Hideki Masuda, Ph.D., director of the Material Research and Development Laboratories at Ogawa & Co., Ltd., in Japan, reported that isothiocyanates – chemical compounds found in wasabi – inhibited the growth of Streptococcus mutans, the bacteria that cause dental caries, during test-tube studies.
The effect comes from wasabi’s ability to interfere with the sucrose-dependent adherence of the cells, Masuda says.
The isothiocyanate compounds, which are responsible for wasabi’s pungent taste and smell, are similar to those that produce the characteristic flavors of broccoli and cabbage.
The isothiocyanates in wasabi are already known to have a variety of beneficial health effects. They have been implicated in cancer prevention, found to prevent harmful blood clots, and demonstrated anti-asthmatic properties. In addition, wasabi has antimicrobial properties – which may account for its popularity as an accompaniment to raw fish.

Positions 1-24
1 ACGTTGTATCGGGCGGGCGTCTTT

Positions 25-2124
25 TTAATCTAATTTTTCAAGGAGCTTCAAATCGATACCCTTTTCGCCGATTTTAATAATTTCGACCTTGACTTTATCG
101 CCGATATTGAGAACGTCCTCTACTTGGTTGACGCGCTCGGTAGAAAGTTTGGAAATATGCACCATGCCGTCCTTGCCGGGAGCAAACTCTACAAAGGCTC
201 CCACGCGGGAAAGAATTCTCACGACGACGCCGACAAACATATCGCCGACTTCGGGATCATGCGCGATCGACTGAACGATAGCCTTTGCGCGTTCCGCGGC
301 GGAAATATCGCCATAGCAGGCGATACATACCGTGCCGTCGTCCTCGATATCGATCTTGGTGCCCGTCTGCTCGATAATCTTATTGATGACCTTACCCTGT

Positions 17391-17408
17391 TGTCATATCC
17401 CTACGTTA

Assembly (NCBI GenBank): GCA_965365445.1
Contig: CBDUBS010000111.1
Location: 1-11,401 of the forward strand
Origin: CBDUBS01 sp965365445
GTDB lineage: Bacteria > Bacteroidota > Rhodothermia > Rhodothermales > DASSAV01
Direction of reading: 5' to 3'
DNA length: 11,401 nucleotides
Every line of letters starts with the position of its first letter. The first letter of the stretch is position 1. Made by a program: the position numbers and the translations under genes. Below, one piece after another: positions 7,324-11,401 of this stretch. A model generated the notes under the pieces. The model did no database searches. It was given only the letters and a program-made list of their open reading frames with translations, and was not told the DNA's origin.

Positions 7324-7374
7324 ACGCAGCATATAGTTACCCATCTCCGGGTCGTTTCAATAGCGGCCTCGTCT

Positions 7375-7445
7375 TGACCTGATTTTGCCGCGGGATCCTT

Wasabi, or Wasabia japonica, is a perennial plant from the Cruciferous family, which includes broccoli and cabbage. Wasabi’s thick stems are ground into a pale-green paste that is served as a condiment, typically with sushi and sashimi (raw fish).
More than 8,000 research papers will be presented during this year’s International Chemical Congress, which is sponsored jointly by the American Chemical Society, the Chemical Society of Japan, the Canadian Society of Chemistry, the Royal Australian Chemical Institute and the New Zealand Institute of Chemistry.
Provided by American Chemical Society.